Online Video Advertising: Time Warner Gets in the Game

ScanScout, a company we wrote about two weeks ago, announced a strategic investment from Time Warner today. After speaking with CEO Doug McFarland, here are three points that summarize TW’s role.

Strategic: It isn’t fully determined yet, according to McFarland, all the ways that ScanScout’s contextual ad placement software for video will be used across Time Warner’s extensive online network. However, it is clear that this universe of content gives ScanScout a much bigger sandbox in which to apply and advance its product. In addition to a financial investment, the ownership also positions ScanScout as the platform of choice for what will be an increased effort on the part of Time Warner to monetize large volumes of video content. Currently, ScanScout powers about 30 CPC ad campaigns for online video content across about 15 sites.

Financial: Though the investment amount is undisclosed, clearly this brings financial advantages to ScanScout, which will be able to further advance the platform and to continue to experiment with ad formats and delivery. Part of this goal, according to McFarland, is to do more CPM and CPA advertising, to extend its range of offerings, and to gain appeal among large national advertisers, which will be increasingly interested in getting in front of this growing medium.

“Our business model from the beginning, even though we’ve gone out with a CPC model, was to support CPM and CPA as well,” says McFarland. “You have to do that because that’s the marketplace and those are the three means of online advertising. Time Warner through Ad.com has CPA capabilities and also the top CPM brand companies within their portfolio such as CNN and Turner.”

Marketing: The investment can also be seen as a vote of confidence in ScanScout’s platform. This will provide a key point of differentiation in a nascent field where there are a few players vying for positioning and media and investment attention. These include Blinkx and Adap.tv, and each has different ways of solving what will continue to be a challenge and a gating factor in the monetization of online video: determining context and meaning.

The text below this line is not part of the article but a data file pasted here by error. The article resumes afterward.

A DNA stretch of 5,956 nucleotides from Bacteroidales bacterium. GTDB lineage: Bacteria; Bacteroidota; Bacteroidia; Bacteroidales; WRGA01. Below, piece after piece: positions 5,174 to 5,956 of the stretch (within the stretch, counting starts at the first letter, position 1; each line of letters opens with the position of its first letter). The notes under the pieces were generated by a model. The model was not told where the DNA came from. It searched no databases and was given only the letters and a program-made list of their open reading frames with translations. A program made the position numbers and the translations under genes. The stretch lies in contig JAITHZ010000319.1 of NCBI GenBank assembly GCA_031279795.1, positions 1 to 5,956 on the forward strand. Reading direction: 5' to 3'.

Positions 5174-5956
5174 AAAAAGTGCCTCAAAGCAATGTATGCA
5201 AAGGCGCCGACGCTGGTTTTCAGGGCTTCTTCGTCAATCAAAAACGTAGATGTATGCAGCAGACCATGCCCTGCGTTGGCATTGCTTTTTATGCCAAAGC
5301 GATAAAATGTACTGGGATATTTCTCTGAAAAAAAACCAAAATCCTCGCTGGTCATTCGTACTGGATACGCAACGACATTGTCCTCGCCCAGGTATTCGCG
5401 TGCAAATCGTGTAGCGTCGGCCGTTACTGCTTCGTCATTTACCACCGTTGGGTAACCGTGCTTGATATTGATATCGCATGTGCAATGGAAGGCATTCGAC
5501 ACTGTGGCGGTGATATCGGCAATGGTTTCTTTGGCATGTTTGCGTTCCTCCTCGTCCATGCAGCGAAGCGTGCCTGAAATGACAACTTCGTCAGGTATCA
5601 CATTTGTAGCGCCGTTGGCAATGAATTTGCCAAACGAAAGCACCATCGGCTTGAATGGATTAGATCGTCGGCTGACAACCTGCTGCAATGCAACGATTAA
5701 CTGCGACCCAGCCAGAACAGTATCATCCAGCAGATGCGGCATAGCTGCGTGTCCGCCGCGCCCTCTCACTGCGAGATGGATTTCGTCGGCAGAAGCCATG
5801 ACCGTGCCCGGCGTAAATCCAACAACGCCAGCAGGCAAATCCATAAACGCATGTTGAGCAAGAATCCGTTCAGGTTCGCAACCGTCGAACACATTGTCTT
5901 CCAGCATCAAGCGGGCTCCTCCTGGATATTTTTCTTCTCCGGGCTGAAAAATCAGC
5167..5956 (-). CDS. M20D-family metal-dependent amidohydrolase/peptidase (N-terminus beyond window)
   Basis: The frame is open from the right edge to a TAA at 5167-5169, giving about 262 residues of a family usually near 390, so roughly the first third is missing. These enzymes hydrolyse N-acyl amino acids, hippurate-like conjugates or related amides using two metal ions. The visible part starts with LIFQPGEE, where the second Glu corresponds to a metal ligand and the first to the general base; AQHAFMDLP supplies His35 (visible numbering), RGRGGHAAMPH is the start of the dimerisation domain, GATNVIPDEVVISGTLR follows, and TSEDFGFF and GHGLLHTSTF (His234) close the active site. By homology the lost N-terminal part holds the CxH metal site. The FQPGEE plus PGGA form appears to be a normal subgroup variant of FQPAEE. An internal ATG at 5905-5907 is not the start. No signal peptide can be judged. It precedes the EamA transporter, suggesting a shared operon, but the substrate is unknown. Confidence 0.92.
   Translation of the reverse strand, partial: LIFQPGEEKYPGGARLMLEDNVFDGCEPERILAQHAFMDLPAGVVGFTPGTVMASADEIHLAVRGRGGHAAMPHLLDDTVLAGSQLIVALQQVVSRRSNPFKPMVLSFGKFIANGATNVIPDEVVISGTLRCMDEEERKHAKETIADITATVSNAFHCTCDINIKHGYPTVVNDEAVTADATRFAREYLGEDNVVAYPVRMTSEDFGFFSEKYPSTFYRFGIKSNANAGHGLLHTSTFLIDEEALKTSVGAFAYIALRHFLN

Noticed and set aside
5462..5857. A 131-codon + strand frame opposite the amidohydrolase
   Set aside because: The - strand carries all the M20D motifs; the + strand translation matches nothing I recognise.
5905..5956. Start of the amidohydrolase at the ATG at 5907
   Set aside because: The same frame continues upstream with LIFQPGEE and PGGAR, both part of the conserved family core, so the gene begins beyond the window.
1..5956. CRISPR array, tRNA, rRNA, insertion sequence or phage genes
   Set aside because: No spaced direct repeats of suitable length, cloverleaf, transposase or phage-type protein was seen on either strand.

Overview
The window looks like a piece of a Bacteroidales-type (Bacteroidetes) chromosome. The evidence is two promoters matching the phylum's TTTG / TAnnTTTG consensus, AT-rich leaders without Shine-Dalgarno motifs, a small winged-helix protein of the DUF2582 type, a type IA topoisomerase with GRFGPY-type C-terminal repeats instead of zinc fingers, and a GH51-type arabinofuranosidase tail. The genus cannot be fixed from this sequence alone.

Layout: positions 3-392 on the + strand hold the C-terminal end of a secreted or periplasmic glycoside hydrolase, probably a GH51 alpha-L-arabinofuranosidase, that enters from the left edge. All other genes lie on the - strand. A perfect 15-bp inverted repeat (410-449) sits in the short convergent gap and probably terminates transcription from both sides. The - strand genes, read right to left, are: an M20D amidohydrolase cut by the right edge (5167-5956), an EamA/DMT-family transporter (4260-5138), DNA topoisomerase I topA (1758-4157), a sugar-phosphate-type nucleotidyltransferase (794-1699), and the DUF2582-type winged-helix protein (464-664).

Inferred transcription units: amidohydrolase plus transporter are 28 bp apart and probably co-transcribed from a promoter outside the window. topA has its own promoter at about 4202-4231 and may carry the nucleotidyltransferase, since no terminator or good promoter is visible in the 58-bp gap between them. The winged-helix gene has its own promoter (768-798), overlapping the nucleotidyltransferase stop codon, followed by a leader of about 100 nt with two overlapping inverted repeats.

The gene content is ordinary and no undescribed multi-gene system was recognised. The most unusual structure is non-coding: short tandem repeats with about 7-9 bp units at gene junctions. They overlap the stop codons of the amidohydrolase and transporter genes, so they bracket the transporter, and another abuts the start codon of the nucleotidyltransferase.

In this differentiation battle, ScanScout got a huge boost from this investment, and it will also open the door to relationships and possible partners through Time Warner’s existing affiliations with advertisers, content developers and publishers. For McFarland, in other words, it is more likely than before that people will take his calls.

“Just having somebody that big with that many assets that you have access to is a great endorsement for a company of our size,” says McFarland. “We’re a small company so it’s good to see an established media company validate the direction in which we’re going.”

Video Monetization: Still Question Marks

Coming just weeks after YouTube’s announcement that it will integrate contextually relevant inline video ads to its content, this ScanScout announcement likewise sheds mainstream light on the area. This should continue to spur advertiser and publisher interest.

The one thing that isn’t totally clear, however — like it wasn’t in the early days of pre-roll — is how consumers will react in large part. This will be a key factor in deciding the fate of this ad delivery method, and the experimentation that will have to continue in order to arrive upon the most favorable format and contextual targeting formula.

 

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